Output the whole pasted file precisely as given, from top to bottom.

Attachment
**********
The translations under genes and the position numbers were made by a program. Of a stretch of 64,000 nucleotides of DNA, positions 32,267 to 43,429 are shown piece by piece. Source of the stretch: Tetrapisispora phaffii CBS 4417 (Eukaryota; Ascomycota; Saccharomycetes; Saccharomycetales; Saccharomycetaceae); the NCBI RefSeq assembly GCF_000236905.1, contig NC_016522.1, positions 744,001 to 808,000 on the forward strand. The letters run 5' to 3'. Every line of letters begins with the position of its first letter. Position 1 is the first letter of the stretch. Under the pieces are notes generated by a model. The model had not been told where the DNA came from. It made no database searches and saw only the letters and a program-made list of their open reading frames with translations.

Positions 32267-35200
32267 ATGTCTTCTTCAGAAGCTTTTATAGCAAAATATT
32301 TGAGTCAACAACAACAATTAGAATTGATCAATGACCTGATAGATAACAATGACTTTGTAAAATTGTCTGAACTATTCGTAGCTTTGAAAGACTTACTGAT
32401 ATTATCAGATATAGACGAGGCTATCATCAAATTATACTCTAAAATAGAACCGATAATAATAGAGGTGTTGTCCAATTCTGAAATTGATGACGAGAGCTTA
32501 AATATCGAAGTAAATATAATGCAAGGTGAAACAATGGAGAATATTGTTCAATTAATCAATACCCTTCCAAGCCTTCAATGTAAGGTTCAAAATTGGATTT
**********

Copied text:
The translations under genes and the position numbers were made by a program. Of a stretch of 64,000 nucleotides of DNA, positions 32,267 to 43,429 are shown piece by piece. Source of the stretch: Tetrapisispora phaffii CBS 4417 (Eukaryota; Ascomycota; Saccharomycetes; Saccharomycetales; Saccharomycetaceae); the NCBI RefSeq assembly GCF_000236905.1, contig NC_016522.1, positions 744,001 to 808,000 on the forward strand. The letters run 5' to 3'. Every line of letters begins with the position of its first letter. Position 1 is the first letter of the stretch. Under the pieces are notes generated by a model. The model had not been told where the DNA came from. It made no database searches and saw only the letters and a program-made list of their open reading frames with translations.

Positions 32267-35200
32267 ATGTCTTCTTCAGAAGCTTTTATAGCAAAATATT
32301 TGAGTCAACAACAACAATTAGAATTGATCAATGACCTGATAGATAACAATGACTTTGTAAAATTGTCTGAACTATTCGTAGCTTTGAAAGACTTACTGAT
32401 ATTATCAGATATAGACGAGGCTATCATCAAATTATACTCTAAAATAGAACCGATAATAATAGAGGTGTTGTCCAATTCTGAAATTGATGACGAGAGCTTA
32501 AATATCGAAGTAAATATAATGCAAGGTGAAACAATGGAGAATATTGTTCAATTAATCAATACCCTTCCAAGCCTTCAATGTAAGGTTCAAAATTGGATTT